Google Taps Novartis To Market Glucose-Reading Contact Lenses

1-19-2014 11-33-16 AM

Novartis, a Swiss-based pharmaceutical and medical device manufacturer, announces that it will work with Google to commercialize the tech giant’s recently unveiled Smart Lens technology. The announcement says that Novartis’s eye care division, Alcon, will license the Smart Lens technology from Google and the two will collaborate to further develop it into a medically viable consumer product. Financial terms were not disclosed.

Google announced its smart contact lens program in a January 2014 press release, claiming that the lenses were able to accurately monitor glucose levels in diabetics by analyzing the wearers tears. The lenses check the tears once-per-second using miniaturized sensors and an embedded sensor the thickness of a human hair. When out of range glucose levels are detected, an on board LED will illuminate, alerting the wearer of the problem. The lenses will also transmit an alert to a paired smartphone.

Pharmaceutical companies, including Novartis, have spent billions in R&D searching for non invasive methods of providing continuous glucose monitoring in the past, but all have come up short, leaving the estimated 341 million global diabetic population with little choice but to routinely test their blood through finger prick testing.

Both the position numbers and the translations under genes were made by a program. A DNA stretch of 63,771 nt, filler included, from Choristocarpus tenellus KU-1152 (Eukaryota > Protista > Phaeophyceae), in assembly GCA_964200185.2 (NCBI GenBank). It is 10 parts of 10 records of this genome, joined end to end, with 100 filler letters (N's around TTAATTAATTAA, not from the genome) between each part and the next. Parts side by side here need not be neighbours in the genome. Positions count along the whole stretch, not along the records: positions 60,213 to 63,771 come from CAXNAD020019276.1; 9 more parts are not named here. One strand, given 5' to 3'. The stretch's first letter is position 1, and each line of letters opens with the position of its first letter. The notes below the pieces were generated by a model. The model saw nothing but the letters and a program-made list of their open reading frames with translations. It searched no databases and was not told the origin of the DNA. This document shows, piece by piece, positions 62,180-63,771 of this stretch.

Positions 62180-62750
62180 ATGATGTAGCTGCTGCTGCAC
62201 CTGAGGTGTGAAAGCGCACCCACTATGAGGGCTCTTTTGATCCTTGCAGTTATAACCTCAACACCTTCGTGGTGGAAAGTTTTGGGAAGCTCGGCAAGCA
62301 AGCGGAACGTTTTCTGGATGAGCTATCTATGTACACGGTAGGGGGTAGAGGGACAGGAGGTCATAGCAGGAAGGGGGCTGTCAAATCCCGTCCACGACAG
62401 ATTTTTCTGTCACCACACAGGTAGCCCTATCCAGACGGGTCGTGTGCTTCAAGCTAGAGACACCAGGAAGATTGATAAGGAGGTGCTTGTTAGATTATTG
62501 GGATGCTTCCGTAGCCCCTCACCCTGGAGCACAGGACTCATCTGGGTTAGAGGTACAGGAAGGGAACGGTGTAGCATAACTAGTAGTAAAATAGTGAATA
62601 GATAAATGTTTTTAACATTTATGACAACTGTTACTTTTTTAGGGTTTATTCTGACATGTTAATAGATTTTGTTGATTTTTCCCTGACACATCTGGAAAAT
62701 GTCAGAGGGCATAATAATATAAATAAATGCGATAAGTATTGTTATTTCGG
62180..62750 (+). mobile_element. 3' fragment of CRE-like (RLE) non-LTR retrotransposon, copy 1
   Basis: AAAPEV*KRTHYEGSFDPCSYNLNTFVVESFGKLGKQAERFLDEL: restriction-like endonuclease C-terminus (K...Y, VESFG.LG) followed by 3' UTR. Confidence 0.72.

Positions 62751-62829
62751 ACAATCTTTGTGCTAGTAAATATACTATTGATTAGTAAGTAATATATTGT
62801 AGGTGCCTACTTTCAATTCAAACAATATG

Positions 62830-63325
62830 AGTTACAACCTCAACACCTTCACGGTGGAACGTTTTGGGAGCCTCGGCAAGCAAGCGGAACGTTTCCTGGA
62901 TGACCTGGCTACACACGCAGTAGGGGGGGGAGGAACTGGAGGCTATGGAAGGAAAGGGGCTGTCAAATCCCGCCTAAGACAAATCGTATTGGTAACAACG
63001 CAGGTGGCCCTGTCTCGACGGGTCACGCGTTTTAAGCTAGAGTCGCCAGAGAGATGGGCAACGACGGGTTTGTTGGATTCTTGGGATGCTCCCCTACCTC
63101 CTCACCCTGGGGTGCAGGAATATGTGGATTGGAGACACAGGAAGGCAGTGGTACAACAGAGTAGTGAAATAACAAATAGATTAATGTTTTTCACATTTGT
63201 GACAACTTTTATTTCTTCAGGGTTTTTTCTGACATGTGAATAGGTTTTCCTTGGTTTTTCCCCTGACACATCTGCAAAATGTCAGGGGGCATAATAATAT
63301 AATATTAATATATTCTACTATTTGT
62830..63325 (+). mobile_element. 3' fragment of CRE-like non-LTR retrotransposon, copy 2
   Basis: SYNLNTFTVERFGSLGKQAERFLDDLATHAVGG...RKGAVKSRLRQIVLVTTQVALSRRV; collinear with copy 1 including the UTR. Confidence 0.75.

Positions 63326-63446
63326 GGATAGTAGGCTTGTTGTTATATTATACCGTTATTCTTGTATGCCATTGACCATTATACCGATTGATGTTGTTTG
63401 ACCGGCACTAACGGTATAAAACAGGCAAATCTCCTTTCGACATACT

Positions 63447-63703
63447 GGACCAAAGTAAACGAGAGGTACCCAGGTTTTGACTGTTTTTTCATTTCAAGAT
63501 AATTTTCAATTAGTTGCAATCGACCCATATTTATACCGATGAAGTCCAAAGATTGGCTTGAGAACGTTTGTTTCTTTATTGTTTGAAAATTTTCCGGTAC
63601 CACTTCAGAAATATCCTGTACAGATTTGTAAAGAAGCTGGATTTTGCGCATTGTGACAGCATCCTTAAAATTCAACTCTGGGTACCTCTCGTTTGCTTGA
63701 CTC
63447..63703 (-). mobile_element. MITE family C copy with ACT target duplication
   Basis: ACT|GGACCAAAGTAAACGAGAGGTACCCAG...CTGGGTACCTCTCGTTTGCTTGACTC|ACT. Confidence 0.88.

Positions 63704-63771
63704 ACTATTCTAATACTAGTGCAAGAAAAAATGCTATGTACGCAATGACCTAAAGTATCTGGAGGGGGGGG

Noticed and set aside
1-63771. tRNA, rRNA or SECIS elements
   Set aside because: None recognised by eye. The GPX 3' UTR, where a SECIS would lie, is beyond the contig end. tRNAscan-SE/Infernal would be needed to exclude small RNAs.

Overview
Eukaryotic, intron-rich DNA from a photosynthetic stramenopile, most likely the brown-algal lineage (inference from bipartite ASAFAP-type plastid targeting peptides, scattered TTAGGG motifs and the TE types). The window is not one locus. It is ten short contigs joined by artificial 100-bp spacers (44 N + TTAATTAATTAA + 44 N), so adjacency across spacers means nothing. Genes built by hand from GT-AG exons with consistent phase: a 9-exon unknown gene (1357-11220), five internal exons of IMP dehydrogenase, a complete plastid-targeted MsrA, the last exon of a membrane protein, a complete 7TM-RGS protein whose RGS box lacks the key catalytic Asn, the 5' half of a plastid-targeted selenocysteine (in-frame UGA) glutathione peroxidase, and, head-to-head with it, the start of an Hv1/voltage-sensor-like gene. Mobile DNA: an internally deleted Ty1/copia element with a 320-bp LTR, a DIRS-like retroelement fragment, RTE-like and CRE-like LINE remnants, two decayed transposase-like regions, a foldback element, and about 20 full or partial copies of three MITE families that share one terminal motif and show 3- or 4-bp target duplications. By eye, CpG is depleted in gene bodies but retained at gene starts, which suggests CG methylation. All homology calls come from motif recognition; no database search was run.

Hoping to be first to market, Novartis CEO Joe Jimenez said in an interview with Financial Times that he would be disappointed if it took more than five years to bring the lenses to market. However, he cautioned those that expect immediate product releases, explaining that “It’s not going to happen overnight. This will take a few years, as opposed to a few months.” Jimenez also predicts that the new technology could become a significant revenue stream for the company, predicting that the lenses could drive between $10 and $50 billion in sales over the next 10 years.

Beyond glucose monitoring, Novartis has expressed an interest in developing autofocusing smart lenses that would be able to bring a wearers field of view into focus automatically. This technology, which is reportedly within the scope of the partnership, would help Novartis address the needs of a people who cannot switch from focusing on far away objects to close objects.

When Google unveiled the smart lens project, many speculated that the technology would never amount to anything or find its way into a consumer product, but Google CEO Larry Page has been an outspoken advocate for commercializing his inventions. In a 2008 Fortune interview, he says “You don’t want to be Tesla. He was one of the greatest inventors, but it’s a sad, sad story. He couldn’t commercialize anything, he could barely fund his own research. You’d want to be more like Edison. If you invent something, that doesn’t necessarily help anybody. You’ve got to actually get it into the world; you’ve got to produce, make money doing it so you can fund it.”

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